I’ve set up many Linux systems that allow VNC without needing the monitor to remain attached once it’s built (i.e. headless). I’ve just set up a Rocky Linux 9 system with RealVNC and gotten that to work with the monitor attached. However, if I pull the monitor off, the VNC client fails to connect with a timeout error. I’ve tried 1) just pulling the HDMI connection, and 2) shutting the system down before detaching the monitor.
For the second method (the shutdown and detach) I see vncserver virtuald, x11-serviced, and x11-core services running once I’ve restarted the server. But the vnc client times out trying to connect.
Any thoughts? I really don’t want to have a monitor attached to this server, I’m using it as a VM host.
The solution was to rebuild the system and use tigervnc instead of realvnc.
Hi, I am a newbie trying to set up tigervnc on Rocky Linux 9, can you share the details of how to configure (securely)? To be specific, I have done the following:
# dnf install tigervnc tigervnc-server
# su - username
Now I should create the file /etc/systemd/system/vncserver@<something here?>.service, but the default file I find in /lib/systemd/system/vncserver@.service is different - has different entries under [Service] than what is written in an online HowTo https://www.answertopia.com/rocky-linux/rocky-linux-remote-desktop-access-with-vnc/
I don’t think the answertopia HowTo is correct because it says to open a port in the firewall but I didn’t think I have to do that if vncserver runs as a service. Also opening port 5901 is also not in the RedHat 9 documentation, although this says nothing about the contents of /etc/systemd/system/vncserver@.service:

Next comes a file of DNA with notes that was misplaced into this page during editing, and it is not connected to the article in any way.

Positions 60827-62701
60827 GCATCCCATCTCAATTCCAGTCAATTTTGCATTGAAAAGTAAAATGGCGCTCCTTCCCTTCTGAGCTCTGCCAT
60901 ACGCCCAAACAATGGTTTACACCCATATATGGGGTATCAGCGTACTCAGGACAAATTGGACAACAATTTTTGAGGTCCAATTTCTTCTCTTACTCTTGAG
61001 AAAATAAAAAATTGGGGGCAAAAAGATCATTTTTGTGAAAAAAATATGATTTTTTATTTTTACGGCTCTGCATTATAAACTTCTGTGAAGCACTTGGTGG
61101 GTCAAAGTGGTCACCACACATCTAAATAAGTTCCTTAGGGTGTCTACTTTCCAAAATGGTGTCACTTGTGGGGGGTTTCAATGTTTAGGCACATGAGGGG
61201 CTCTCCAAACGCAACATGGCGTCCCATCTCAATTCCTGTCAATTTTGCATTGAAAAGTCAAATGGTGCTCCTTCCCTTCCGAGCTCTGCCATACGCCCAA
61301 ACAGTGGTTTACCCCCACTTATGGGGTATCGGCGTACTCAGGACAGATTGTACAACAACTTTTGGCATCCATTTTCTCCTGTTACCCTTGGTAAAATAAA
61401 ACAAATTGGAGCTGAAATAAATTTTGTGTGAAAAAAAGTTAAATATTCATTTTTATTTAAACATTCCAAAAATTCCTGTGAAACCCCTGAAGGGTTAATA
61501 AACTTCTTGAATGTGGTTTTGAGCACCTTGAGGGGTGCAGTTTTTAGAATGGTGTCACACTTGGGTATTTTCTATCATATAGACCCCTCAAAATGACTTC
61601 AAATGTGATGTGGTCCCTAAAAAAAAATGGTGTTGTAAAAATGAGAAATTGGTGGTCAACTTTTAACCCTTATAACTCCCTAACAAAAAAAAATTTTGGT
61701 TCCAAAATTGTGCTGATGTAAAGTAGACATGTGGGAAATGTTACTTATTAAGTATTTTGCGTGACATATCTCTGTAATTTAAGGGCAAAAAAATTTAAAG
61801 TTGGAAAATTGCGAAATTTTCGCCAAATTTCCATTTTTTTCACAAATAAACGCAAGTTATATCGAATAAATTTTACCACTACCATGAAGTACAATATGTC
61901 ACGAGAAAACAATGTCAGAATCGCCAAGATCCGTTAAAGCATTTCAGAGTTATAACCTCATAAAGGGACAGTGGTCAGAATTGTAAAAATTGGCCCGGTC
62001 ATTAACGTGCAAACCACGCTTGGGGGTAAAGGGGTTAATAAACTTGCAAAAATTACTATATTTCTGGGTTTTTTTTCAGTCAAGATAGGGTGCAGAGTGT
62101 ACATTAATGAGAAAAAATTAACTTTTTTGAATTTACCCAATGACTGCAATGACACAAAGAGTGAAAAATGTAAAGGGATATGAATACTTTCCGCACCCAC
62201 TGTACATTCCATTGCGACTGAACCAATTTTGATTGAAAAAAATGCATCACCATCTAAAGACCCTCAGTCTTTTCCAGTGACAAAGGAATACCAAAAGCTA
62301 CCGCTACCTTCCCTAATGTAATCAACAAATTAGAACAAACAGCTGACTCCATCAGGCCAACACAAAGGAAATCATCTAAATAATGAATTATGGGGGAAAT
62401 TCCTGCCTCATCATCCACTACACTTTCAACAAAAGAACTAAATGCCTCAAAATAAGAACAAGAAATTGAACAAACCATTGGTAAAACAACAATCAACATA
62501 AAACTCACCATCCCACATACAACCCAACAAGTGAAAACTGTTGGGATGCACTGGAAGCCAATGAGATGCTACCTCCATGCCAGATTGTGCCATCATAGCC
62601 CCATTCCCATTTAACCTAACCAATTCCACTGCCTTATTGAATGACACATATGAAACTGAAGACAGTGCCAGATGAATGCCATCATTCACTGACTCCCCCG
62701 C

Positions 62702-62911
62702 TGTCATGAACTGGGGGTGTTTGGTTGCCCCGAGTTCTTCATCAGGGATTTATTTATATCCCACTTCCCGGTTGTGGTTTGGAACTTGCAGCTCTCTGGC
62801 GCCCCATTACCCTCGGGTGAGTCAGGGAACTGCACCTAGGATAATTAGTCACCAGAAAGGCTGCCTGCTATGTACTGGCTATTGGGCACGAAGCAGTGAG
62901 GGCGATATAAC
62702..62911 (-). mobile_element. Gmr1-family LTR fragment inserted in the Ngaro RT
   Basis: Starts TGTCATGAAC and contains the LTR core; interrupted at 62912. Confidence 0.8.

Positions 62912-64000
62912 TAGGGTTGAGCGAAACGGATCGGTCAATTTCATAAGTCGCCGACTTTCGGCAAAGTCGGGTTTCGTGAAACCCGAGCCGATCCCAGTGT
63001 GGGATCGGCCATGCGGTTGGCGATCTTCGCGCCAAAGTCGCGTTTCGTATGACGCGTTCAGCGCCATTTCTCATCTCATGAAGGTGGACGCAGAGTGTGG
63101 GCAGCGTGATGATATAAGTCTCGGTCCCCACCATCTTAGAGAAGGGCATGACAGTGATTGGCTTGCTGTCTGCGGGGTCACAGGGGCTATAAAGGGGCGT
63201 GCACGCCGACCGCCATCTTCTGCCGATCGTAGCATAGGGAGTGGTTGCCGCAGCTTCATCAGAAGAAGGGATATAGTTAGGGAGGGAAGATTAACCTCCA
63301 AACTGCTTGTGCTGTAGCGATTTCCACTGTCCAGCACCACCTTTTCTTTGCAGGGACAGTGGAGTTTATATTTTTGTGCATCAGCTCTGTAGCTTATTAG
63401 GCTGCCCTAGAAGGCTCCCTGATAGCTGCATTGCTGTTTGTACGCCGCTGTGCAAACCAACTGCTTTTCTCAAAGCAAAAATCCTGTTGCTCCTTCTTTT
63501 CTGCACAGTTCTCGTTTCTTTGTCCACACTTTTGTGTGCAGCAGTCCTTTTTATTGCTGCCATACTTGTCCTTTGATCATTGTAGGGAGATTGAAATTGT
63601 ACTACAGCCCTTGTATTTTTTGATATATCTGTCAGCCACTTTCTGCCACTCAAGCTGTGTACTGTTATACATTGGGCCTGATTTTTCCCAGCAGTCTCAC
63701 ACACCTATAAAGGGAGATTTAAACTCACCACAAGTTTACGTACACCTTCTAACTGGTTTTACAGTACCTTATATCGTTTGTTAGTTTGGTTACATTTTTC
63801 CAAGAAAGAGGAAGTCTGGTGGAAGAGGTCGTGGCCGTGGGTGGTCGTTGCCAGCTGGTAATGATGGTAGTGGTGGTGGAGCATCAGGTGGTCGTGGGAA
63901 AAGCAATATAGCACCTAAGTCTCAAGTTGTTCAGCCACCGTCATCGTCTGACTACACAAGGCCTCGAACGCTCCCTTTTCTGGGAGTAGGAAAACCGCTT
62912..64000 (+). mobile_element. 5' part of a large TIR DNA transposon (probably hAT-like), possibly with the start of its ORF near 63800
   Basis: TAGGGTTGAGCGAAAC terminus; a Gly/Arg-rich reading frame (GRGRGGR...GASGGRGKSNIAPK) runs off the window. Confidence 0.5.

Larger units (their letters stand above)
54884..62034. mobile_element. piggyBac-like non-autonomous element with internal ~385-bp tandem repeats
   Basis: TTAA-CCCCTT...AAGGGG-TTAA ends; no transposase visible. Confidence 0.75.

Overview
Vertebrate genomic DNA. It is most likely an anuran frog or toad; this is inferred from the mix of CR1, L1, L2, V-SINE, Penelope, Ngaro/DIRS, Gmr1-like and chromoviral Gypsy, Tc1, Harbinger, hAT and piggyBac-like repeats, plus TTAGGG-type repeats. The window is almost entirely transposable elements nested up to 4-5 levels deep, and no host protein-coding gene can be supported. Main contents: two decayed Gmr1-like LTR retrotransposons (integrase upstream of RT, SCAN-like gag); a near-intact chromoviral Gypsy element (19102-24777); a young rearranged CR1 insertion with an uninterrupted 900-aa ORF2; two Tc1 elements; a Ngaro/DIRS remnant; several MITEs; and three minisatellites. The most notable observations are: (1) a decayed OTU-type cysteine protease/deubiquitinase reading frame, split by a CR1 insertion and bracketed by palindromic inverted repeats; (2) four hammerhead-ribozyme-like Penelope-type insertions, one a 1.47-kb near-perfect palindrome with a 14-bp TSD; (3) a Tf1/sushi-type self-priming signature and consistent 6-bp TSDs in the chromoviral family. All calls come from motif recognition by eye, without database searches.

So any help is greatly appreciated!
Solved my problem: follow the RedHat instructions, don’t open ports, don’t create any files /etc/systemd/system/vncserver@.service in fact remove any such files that exist. Simply edit the /etc/tigervnc/vncserver-config-defaults:
and the /etc/tigervnc/vncserver.users file:
then DON’T run the following, because I’m connecting through SSH:
DON’T [root]# firewall-cmd --permanent --add-service=vnc-server
DON’T [root]# firewall-cmd --reload
Since I had previously set vncpasswd and failed, restore SE Linux context just in case:
[username]$ restorecon -RFv ~/.vnc
Start vnc server for user:
[root]# systemctl enable --now vncserver@:2
Since I use NVIDIA drivers, edit [daemon] section of /etc/gdm/custom.conf:
To login securely from Windows 10 box, set up ssh tunnel in cmd window:
ssh -L 5900:127.0.0.1:5902 username@remote-ipaddress
Now point Win10 VNC client (e.g. TigerVNC) to 127.0.0.1:5900, enter VNC passwd, get user login! Trying the same with remote-ipaddress:5902 fails to connect, good.